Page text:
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Rina Sawayama Speaks Out About Not Being Eligible For British Awards Due To Her Visa

"I rarely get upset to the level where I cry. And I cried," she told Vice.

It turns out SAWAYAMA's absence on this year's Hyundai Mercury Prize shortlist wasn't a mere overlooking of Rina Sawayama's talent as an artist, but rather the unfortunate case of antiquated administrative rules and classic gatekeeping. The Japanese-British and London-based artist revealed in a Vice UK interview on Wednesday that she isn't eligible to be considered for the U.K.'s most prestigious music award — or even the BRITs — at all, citing a nationality clause in both awards' terms and conditions which restrict eligibility for solo artists to those with "British or Irish nationality" only.

"“It was so heartbreaking," she told Vice UK when she found out the news. "I rarely get upset to the level where I cry. And I cried.”

Sawayama, who was born in Japan but moved to London when she was five with her family, has lived, attended school, and worked in the country for otherwise her entire life under the ILR, or indefinite leave to remain, visa. Although people with this visa are virtually treated like British citizens in pretty much every other realm, Vice UK points out, they're clearly still lacking some privileges; the Mercury Prize requires solo artists to send official documentation of the citizenship when submitting projects, even though submission rules for bands are a bit more lax; only 30 percent of the group needs to prove British or Irish nationality as long as over half of the band resides in the U.K.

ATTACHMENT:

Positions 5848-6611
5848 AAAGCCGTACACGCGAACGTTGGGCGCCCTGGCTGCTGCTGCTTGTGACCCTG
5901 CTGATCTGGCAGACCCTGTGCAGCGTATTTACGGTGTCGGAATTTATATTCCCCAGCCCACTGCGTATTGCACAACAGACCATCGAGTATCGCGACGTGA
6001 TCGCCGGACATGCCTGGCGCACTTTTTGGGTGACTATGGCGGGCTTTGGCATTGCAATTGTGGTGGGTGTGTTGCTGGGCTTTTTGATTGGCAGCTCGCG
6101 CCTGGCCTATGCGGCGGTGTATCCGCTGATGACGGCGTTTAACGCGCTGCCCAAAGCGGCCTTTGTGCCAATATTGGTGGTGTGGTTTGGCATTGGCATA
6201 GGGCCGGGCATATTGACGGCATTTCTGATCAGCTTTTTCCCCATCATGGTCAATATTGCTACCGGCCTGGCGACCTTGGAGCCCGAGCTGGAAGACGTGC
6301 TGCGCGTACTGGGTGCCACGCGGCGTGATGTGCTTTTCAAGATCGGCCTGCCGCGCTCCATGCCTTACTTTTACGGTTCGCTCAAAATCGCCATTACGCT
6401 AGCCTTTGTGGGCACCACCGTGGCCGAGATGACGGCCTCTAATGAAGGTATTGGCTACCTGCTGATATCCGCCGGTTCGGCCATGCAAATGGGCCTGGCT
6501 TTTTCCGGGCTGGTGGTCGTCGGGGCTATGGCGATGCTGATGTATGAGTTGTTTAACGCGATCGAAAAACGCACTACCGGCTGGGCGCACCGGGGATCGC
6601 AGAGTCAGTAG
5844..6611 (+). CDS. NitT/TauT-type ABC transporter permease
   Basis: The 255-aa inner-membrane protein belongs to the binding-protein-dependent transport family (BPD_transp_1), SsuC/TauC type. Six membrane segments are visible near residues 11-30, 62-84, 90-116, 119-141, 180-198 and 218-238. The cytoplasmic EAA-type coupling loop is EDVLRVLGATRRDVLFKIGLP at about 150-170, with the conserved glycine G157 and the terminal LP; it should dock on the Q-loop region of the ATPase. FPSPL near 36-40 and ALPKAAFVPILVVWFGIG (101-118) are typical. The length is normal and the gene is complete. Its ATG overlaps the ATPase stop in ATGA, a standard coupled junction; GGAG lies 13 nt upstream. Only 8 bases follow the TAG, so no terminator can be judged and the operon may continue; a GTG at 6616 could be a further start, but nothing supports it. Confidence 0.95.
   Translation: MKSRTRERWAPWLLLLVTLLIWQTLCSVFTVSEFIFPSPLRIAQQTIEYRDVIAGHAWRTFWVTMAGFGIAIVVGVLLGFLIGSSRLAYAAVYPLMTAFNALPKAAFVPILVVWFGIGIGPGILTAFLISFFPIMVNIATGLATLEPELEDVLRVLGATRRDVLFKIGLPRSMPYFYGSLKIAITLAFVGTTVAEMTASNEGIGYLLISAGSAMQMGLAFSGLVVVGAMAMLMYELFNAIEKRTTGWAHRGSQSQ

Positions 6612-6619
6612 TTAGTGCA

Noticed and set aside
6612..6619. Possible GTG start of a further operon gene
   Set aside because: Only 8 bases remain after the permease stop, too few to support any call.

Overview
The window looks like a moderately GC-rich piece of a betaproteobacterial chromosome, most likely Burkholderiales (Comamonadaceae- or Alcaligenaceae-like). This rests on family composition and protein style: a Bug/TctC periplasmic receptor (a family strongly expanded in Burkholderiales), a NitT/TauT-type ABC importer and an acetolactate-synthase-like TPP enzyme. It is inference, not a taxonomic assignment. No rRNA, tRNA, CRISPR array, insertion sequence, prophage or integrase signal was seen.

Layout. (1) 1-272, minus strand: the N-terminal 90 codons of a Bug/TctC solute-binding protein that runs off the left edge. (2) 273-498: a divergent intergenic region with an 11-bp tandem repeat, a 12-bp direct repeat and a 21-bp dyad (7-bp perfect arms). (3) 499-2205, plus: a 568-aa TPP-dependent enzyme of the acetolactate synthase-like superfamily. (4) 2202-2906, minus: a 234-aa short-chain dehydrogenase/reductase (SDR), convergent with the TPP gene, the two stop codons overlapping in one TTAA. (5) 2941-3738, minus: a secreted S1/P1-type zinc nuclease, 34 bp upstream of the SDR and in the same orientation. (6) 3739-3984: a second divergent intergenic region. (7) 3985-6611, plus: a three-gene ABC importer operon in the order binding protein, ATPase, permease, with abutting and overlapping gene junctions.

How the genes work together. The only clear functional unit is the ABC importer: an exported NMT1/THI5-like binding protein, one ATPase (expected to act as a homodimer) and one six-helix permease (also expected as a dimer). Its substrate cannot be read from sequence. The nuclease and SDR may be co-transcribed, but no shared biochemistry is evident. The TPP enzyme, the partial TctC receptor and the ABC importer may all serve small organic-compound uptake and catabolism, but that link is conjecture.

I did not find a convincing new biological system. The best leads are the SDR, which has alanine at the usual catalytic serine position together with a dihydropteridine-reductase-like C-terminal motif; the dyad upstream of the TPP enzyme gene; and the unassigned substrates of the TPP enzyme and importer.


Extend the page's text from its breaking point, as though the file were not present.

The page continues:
“I'm signed to a UK label,” Rina told Vice UK. “I've lived here uninterrupted for the last 25 years. I'm only tax registered in this country. The whole album was recorded in the UK as well as in LA. It was mixed in the UK. My lyrics are in English, except for one verse in one song.”

Sawayama says she hasn't yet applied to citizenship for the U.K. because Japan doesn't allow for dual citizenship, and she's ultimately hesitant to cut ties to Japan, where rest of her extended family still resides. But this part of her immigration status should be besides the point, Sawayama, at one point in the interview, emphasizes.

"I fundamentally don't agree with this definition of Britishness I think I'm really British, and I don't like just sorting out a symptom of something and leaving the cause to someone else to deal with," she told Vice UK. “If arts awards are creating their own sort of version of border control around their eligibility, I think that's really problematic.”

Ultimately, Sawayama is asking for a change; for award show bodies to reconsider who can be a British artist.

"What I just want is for all the awards to look into indefinite leave and change the rules to what Britishness means to them,” she told Vice UK. “The concept of Britishness has been in the public discourse in the most negative way possible – it has become very, very narrow in these last five to six years. I think the arts are somewhere that they can reverse that and widen it up."

Sawayama released her debut album in April to critical acclaim. Elton John called it the "strongest album of the year by far."